Global advocates for women now include numerous men

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Panelists for UN International Women's Day 2014
Panelists at the United Nations International Women’s Day celebration which include from left to right United Nations Under-Secretary-General and Executive Director of UN Women Phumzile Mlambo-Ngcuka and President of the UN General Assembly John Ashe, along with UN Secretary General Ban Ki-Moon and former U.S. Secretary of State Hillary Clinton speak at UN Headquarters in New York on Saturday March 8, 2014. Image: Ryan Brown/UN Women

(WNN) New York, UNITED NATIONS: The gender rights super agency known as UN Women is gearing up with a new campaign that encourages men, as well as boys, to start now to use a gender-lens toward global advocacy. Launched officially on International Women’s Day, Saturday March 8, the ‘He for She‘ campaign has been created to bring males worldwide off the sidelines to commit personally and publicly to stop the denial of rights, marginalization and violence and abuse of women and girls.

“Countries with higher levels of gender equality have higher economic growth. Companies with more women on their Boards have higher returns. Peace agreements that include women are more successful,” said UN Secretary-General Ban Ki-moon during the opening ceremonies at the UN to celebrate International Women’s Day.

“What would I say to a guy who thinks that educating girls is a waste of time?” asks one male advocate for girls education who posted his video on the ‘He for She’ Youtube page. “Ok, I’d say here’s a list of stuff that was invented by girls,” continued the advocate. “Let’s see if it was a waste of time. Kevlar: that’s what they use in bullet proof vests,” he outlines as he lists numerous other inventions and contributions women have made to society.

Yes it’s true. Kevlar was invented by chemist Stephanie L. Kwolek who came across the multi-use polymer in 1964 during work she was doing with Dupont. In 1971 her invention became the main ingredient used in protective vests that is worn today worldwide by both women and men security members who are working to promote peace, including United Nations Protective Services.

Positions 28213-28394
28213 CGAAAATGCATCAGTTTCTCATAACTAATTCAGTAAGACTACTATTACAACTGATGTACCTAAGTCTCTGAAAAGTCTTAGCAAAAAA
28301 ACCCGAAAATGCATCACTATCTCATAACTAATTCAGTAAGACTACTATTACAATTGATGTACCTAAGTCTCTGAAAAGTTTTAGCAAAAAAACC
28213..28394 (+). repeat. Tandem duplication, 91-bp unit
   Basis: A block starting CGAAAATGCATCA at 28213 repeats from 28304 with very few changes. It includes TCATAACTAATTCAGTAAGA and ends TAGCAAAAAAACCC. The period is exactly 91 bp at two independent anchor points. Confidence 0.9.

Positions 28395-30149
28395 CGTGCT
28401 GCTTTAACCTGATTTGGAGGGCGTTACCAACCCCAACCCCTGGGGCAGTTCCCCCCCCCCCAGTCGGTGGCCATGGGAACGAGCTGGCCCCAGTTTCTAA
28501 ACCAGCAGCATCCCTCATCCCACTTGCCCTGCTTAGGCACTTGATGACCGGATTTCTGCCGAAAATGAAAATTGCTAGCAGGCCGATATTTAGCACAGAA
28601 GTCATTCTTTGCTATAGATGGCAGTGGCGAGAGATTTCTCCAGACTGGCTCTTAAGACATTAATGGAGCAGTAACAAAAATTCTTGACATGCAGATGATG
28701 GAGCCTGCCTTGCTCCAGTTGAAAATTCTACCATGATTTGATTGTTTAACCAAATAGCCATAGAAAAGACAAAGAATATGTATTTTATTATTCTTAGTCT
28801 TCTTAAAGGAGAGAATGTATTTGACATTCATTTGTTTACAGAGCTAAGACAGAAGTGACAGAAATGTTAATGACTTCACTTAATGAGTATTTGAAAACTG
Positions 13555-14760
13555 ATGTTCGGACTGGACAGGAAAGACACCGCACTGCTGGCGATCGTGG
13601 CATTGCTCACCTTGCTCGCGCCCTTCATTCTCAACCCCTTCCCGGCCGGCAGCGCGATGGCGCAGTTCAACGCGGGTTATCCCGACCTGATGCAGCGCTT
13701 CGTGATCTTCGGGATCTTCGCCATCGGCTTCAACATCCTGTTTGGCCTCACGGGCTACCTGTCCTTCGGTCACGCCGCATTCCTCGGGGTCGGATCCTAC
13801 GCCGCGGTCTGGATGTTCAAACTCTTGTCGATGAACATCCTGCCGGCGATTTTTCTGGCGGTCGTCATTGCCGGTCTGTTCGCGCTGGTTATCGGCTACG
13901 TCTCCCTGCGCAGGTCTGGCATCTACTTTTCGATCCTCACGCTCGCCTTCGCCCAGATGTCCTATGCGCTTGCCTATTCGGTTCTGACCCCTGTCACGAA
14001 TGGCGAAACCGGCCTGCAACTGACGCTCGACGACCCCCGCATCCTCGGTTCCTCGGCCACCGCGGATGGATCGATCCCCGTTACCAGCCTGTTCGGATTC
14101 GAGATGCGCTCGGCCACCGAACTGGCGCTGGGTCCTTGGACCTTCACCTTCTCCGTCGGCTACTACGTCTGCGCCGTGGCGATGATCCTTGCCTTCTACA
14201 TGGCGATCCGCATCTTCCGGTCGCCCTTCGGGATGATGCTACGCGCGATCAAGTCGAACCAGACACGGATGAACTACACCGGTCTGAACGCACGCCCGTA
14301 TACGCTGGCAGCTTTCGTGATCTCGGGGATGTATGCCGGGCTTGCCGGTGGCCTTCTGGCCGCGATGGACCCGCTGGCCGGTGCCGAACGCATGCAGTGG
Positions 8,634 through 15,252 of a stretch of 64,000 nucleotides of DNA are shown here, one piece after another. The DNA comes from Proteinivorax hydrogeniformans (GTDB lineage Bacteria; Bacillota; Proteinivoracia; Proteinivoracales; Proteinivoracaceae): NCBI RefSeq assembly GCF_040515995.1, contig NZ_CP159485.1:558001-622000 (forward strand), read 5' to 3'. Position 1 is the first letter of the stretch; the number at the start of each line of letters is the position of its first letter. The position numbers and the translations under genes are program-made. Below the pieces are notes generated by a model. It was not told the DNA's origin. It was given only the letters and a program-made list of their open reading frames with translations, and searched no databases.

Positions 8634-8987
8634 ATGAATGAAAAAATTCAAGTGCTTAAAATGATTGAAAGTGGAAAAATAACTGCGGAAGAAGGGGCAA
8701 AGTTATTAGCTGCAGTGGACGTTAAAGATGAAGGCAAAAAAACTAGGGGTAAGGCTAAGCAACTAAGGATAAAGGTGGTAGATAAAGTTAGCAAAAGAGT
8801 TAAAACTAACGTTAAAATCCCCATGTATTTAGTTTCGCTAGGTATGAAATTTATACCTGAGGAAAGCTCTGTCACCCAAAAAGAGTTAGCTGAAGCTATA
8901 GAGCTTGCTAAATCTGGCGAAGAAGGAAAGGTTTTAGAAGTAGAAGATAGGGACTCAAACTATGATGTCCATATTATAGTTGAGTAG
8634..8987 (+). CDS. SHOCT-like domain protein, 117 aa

Men as advocates for women and girls is not a new idea though. Other agencies including the White Ribbon Campaign, The Good Men Project, NOMAS – National Organization for Men Against Sexism and Walk a Mile in Her Shoes Campaign, among numerous others, are actively working now to better the lives of women and girls worldwide.

“I commend those of you [men and boys] who have spoken out and stand with women and girls, as you know women hold half of the sky,” said United Nations Under-Secretary-General and Executive Director of UN Women Phumzile Mlambo-Ngcuka, during Saturday’s International Women’s Day ceremony at the UN. “We call on all men also, stand up and hold up half of their part of the sky…This is a celebration, so don’t look so serious,” continued a joking Mlambo-Ngcuka.

Prominent women in the political sphere have also been strong advocates for change for women who continue to demand global human rights.

Playing what has been called ‘a pivotal and important role’ with her attendance as the then ‘First Lady’ of the United States in the Fourth World Conference on Women in Beijing, China, Hillary Clinton refused to censure statements outlining the power of women while in China during the 1995 conference.

“[Women’s equality] remains the great unfinished business of the 21st century…No country in the world, including my own, has achieved full participation,” said Clinton recently during her attendance at the UN commemoration for International Women’s Day. “Just as women’s rights are human rights, women’s progress is human progress,” the former U.S. Secretary of State added.

For the launch of at the United Nations headquarters in New York the ‘He for She’ campaign also has, as part of its outreach, posted a video clip of prominent men urging support for gender equality, including UN Secretary-General Ban, Nobel Peace Prize Laureate Desmond Tutu and Academy Award winning screenplay writer, actor and producer Matt Damon, among others.

“It’s an objective fact that if you want to solve some of these bigger problems that you have to engage the women. They’re the ones who will get it done,” says Damon.

Women working today in high level positions within the UN matrix include UN Human Rights Commissioner Navi Pillary, along with other outstanding women working for development, peacebuilding efforts and humanitarian aid action like Helen Clark, Angela Kane, Valerie Amos, Ameera Haq, Sigrid Kaag and Susana Malcorra.

It is certain that each one of these women would agree that opportunity and education helped to bring them to the work they are doing today.

“In just two days, the 58th Commission on the Status of Women [UNCSW58] will begin,” outlined Secretary-General Ban on Saturday. “It will focus on the challenges and achievements in meeting the Millennium Development Goals for women and girls. There have been important advances – more girls in schools, more women in parliaments. Yet progress has been far too slow and uneven,” added Secretary Ban.


Watch this video to see the full International Women’s Day event at the United Nations Headquarters in New York on Saturday March 8, 2014. This video is a UN Media webcast production.


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